I live near Brandeis University, one block in from the main street that runs by the campus. Brandeis University is a non sectarian school but it started the year that Israel came into existence in 1948. On its website the school describes itself as the only nonsectarian Jewish-sponsored college or university in the country.
Brandeis has a diverse ethnic student body, but there is a large Jewish population on campus and a percentage of these Jews--certainly not all-- are observant. There's an old joke that if you have two Jews you have three opinions. At Brandeis and elsewhere you will have a collection of students who feel that they must attend religious services and another group that think it is absurd to attend the services.
In a few hours the Jewish Sabbath begins. Every Friday evening and Saturday morning groups of college students who are observant walk from their off campus homes to services held on the campus. I have seen this walk for the 25 years I have been living one block away from their route. Today it is 96 degrees in Boston. A few weeks ago on a Friday and Saturday it poured so that you wondered if you might need an ark. The weather forecast for today calls for thunderstorms just about the time that Friday services are scheduled to begin.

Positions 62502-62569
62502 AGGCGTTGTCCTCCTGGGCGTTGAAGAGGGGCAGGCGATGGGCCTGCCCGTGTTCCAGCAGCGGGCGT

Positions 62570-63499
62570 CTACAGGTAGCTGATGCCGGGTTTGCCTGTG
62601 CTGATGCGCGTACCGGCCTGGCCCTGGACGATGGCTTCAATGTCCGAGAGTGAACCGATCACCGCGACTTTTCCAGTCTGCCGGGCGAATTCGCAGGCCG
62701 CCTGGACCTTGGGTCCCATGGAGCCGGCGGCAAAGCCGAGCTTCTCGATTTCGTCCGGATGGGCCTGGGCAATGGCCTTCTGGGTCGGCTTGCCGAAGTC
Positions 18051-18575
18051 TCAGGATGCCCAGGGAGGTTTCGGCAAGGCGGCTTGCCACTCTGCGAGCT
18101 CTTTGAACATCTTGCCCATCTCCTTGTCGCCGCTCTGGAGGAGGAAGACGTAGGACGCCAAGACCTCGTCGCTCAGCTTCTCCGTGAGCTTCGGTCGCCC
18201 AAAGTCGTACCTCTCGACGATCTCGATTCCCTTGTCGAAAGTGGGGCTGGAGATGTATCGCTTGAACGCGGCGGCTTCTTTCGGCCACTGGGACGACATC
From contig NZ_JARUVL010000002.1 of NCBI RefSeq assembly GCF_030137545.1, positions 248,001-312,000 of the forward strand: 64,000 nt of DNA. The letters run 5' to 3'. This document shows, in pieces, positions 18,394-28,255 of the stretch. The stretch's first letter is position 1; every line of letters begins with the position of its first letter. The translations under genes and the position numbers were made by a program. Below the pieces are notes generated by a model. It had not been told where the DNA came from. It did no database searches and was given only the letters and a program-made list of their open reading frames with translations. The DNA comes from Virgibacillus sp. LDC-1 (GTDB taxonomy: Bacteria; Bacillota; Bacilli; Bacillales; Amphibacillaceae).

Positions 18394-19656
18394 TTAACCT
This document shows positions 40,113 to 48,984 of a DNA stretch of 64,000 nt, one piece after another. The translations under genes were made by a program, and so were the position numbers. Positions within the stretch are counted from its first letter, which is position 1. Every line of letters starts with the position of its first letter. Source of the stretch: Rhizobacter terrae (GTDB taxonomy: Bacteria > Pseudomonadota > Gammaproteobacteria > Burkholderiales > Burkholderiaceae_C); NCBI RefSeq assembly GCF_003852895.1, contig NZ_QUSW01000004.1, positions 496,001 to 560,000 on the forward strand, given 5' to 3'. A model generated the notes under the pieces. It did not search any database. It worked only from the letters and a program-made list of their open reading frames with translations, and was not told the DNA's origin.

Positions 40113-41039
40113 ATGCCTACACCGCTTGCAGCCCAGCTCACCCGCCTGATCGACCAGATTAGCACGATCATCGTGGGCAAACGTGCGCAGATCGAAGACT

The weather does not and will not matter to these groups. Rain or heat, snow or crazy wind, every Friday evening and Saturday morning the observant groups--prohibited from driving on the Sabbath--walk along this main street to get to where they collectively greet the sabbath. Shabbat Shalom.
There is something to be said for adhering to your beliefs, whatever they might be, no matter what the conditions. Shabbat Shalom.